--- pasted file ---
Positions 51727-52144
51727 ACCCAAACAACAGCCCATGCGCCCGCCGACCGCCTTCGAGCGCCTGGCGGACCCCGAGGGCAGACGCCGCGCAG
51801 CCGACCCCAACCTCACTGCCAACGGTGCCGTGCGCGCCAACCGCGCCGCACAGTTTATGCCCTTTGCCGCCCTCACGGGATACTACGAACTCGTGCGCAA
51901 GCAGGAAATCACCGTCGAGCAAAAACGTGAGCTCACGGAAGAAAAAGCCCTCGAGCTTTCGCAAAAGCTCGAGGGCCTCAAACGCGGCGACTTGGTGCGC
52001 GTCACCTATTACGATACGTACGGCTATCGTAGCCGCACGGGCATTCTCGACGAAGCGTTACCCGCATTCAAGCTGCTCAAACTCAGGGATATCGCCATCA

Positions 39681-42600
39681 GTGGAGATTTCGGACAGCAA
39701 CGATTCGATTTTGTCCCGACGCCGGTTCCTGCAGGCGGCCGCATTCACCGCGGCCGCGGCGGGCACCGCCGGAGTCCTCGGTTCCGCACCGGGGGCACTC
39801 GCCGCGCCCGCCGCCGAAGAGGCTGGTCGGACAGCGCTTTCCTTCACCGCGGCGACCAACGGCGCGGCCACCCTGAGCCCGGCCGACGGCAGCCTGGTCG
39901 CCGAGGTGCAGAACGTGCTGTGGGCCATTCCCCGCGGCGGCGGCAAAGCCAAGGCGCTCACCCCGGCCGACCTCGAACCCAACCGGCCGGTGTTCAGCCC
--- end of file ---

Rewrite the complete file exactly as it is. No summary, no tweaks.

Positions 51727-52144
51727 ACCCAAACAACAGCCCATGCGCCCGCCGACCGCCTTCGAGCGCCTGGCGGACCCCGAGGGCAGACGCCGCGCAG
51801 CCGACCCCAACCTCACTGCCAACGGTGCCGTGCGCGCCAACCGCGCCGCACAGTTTATGCCCTTTGCCGCCCTCACGGGATACTACGAACTCGTGCGCAA
51901 GCAGGAAATCACCGTCGAGCAAAAACGTGAGCTCACGGAAGAAAAAGCCCTCGAGCTTTCGCAAAAGCTCGAGGGCCTCAAACGCGGCGACTTGGTGCGC
52001 GTCACCTATTACGATACGTACGGCTATCGTAGCCGCACGGGCATTCTCGACGAAGCGTTACCCGCATTCAAGCTGCTCAAACTCAGGGATATCGCCATCA

Positions 39681-42600
39681 GTGGAGATTTCGGACAGCAA
39701 CGATTCGATTTTGTCCCGACGCCGGTTCCTGCAGGCGGCCGCATTCACCGCGGCCGCGGCGGGCACCGCCGGAGTCCTCGGTTCCGCACCGGGGGCACTC
39801 GCCGCGCCCGCCGCCGAAGAGGCTGGTCGGACAGCGCTTTCCTTCACCGCGGCGACCAACGGCGCGGCCACCCTGAGCCCGGCCGACGGCAGCCTGGTCG
39901 CCGAGGTGCAGAACGTGCTGTGGGCCATTCCCCGCGGCGGCGGCAAAGCCAAGGCGCTCACCCCGGCCGACCTCGAACCCAACCGGCCGGTGTTCAGCCC